Remember how I spent most of Wednesday on a bus? Well, I spent most of Thursday on a train. It was scenic, and mostly relaxing, and this time I read books rather than Internet printouts.
Books are always better. Here's today's reading report:
- Secret Radio, by Grace Jovian. I don't think it's supposed to be any big secret that "Grace Jovian" is a pseudonym for Jeri Massi, who occasionally comments here at PyroManiac and more frequently harasses me from the safety of her own blog. As I have said before, I don't read much fiction, but this is the second of Jeri's books I have reviewed. (Actually this is the third, if you count the two volumes of Valkyries separately.) Her stories are filled with characters, situations, and angst that will all be instantly familiar to nearly anyone who has attended a fundamentalist school. Secret Radio is a story Jeri originally blogged, and it therefore has a serialized feel. One suspects there are major doses of autobiographical non-fiction blended in. It's poignant, occasionally funny, and even painful at times. To be honest, I liked Valkyries better, but Secret Radio is engaging, entertaining, thought-provoking, and well written.
- Defense of the Truth: Contending for the Faith Yesterday and Today, by Michael Haykin. Haykin has long been one of my favorite authors, chiefly because of the subject matter he chooses. He's an excellent professor of church history who seems to possess infallible radar for subjects that appeal to me. Best of all, I learn things from every book he writes, even when he is dealing with subjects I have previously studied. (Haykin's short biography of Andrew Fuller, combined with selections from some of Fuller's own correspondence, is a superb volume. If you can find it, its worth a trade for any two volumes of Spurgeon. And you know I wouldn't say that lightly.)
Anyway, Defense of the Truth is a survey of six key controversies from several diverse eras in church history. Haykin shows why these controversies (and especially the polemical fortitude of the key figures who fought for the truth) are instructive for us today.
I once did a similar project: a series of lectures on five major heresies that (at one point or another in church history) threatened the very life of the church. My lectures were translated into Italian and published, but I haven't done the book in English yet. Naturally, I was curious to see how Haykin's book was written, what topics he focused on, and whether any of his material intersected with my subject matter.
Of Haykin's six chapters, only one corresponds to any of my five major heresies, and that is his chapter on Athanasius and the Arian controversy. My material focused a little more on the debate leading up to the Nicene Council; Haykin gives much more detail about the conflict that came after the council. It is an utterly fascinating and supremely important chapter in church history. Thank God for the courage and persistence of Athanasius.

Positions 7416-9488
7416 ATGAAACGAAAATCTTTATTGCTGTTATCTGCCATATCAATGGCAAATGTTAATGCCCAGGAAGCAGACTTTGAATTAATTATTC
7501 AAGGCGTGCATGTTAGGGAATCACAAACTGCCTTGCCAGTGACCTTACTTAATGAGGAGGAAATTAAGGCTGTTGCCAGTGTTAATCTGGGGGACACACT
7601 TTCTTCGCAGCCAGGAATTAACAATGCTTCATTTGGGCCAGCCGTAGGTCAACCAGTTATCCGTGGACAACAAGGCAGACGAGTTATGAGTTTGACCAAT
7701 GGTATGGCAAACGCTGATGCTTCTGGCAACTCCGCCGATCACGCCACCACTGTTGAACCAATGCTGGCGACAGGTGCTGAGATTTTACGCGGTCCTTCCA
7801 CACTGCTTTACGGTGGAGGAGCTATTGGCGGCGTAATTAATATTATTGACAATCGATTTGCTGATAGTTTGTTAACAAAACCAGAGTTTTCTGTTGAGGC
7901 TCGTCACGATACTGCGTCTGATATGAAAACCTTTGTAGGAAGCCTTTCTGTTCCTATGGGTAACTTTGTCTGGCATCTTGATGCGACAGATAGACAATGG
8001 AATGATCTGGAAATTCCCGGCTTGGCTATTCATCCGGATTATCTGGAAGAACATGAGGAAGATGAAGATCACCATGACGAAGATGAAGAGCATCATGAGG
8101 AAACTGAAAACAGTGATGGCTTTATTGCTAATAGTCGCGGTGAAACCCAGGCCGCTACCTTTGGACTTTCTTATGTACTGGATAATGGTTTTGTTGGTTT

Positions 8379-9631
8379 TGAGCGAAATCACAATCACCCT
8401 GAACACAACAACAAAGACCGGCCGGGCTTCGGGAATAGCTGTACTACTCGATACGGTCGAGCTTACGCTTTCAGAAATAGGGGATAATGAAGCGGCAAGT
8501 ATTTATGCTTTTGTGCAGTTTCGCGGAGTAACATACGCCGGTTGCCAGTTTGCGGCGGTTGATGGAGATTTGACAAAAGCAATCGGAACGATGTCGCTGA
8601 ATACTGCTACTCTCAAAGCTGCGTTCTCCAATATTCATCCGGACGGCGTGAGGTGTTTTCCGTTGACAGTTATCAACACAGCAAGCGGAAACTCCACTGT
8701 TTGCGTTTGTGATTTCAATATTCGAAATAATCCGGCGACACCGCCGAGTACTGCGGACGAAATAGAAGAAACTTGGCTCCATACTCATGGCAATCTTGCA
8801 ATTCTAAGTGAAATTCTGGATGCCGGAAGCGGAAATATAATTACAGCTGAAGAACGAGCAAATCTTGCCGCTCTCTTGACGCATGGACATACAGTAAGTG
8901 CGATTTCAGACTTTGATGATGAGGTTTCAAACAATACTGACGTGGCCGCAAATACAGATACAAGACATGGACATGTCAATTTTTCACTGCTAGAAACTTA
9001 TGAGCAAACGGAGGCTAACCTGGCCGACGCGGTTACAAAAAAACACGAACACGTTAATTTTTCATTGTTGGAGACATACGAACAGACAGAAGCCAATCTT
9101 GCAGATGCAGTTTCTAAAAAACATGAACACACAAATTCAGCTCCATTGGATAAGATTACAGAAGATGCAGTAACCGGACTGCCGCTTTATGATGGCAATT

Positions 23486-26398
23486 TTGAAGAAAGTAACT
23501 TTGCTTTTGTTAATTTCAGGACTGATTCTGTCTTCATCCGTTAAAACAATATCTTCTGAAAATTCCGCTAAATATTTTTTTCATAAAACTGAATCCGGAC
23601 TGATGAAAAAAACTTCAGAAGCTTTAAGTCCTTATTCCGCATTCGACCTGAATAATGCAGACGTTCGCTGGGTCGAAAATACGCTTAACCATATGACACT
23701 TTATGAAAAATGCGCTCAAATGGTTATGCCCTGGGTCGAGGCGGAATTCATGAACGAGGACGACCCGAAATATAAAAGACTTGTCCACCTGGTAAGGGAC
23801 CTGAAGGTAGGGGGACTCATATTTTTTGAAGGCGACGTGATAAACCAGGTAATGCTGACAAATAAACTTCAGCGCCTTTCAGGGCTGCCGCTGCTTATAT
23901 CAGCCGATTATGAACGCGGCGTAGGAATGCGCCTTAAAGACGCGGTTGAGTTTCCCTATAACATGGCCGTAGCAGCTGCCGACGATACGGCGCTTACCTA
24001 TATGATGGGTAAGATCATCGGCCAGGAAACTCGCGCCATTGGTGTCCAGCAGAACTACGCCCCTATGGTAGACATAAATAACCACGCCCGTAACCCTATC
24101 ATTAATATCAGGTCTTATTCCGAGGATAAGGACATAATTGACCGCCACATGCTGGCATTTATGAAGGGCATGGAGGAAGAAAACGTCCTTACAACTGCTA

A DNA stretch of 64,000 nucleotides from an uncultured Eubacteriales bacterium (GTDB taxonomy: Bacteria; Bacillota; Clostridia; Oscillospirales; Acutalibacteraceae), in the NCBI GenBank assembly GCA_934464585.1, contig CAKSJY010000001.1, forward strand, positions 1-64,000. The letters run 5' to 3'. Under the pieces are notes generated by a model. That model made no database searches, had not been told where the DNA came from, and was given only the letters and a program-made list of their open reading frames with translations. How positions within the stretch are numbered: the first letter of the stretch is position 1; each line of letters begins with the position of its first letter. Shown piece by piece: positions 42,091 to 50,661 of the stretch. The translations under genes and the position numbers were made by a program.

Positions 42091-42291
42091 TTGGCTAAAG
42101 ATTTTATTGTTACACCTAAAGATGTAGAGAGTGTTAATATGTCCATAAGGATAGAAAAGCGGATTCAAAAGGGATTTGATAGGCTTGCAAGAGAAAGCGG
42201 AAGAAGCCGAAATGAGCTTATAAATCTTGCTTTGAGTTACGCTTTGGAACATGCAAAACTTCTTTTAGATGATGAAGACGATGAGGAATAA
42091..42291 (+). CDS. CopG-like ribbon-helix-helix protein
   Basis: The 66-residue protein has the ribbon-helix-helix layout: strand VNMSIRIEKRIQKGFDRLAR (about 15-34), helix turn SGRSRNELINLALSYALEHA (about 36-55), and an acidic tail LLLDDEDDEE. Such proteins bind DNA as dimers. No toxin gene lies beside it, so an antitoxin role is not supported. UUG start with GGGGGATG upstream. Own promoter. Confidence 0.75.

Every chapter in Haykin's book is a profitable read. My favorites were the excellent chapters about Irenaeus and gnosticism, Augustine and church history, and St. Patrick and missions.
I loved the book. In a generation when Christians seem to think everything novel is automatically better, it is refreshing to read the work of someone who knows and appreciates the history of doctrine and who knows and cares about where the church has already been. I hope Haykin lives long and keeps writing.
- The Wages of Spin, By Carl R. Trueman. My first encounter with Trueman was on the Web, through his excellent critique of the historical ham-handedness of Sanders, Dunn, and Wright. He struck me as clever, perceptive, witty, and a good writer. The Wages of Spin proves he is all of these.
The book is a collection of Trueman's essays on various subjects, starting with one I'll bet Michael Haykin would give a hearty amen toand I know I would: "Reckoning with the Past in an Anti-Historical Age." Trueman offers a spot-on analysis of the fallout from the modern and post-modern tendency to be militantly anti-historical.
The effect of this trend on evangelicalism has been particularly destructive. Our Protestant and evangelical distrust of "tradition" has subtly morphed into a contempt for history, and the effect has been disastrous on a number of levels. This one factor has explains popular evangelicalism's doctrinal illiteracy. It also explains why in our worship, virtually everything novel is immediately embraced by evangelicals, while virtually everything that pertains to our rich spiritual heritage has been unceremoniously abandoned.
There are lots of great essays in the bookespecially "The Undoing of the Reformation?" and "The Glory of Christ: B. B. Warfield on Jesus of Nazareth." But my favorite section is at the end: "Short, Sharp Shocks." The shortest of these mini-essays would make wonderful (albeit longish) blog entries. The clever titles ("The Marcions Have Landed!"; "Boring Ourselves to Life") reflect the wittiness of Trueman's writing style.
Hats off to Carl Trueman for this volume. He constantly provoked me to think while making me smile. I love that kind of book.
Back on the bus tomorrow. I'm already reading another book I promised to review for Challies. If he hasn't given up on me.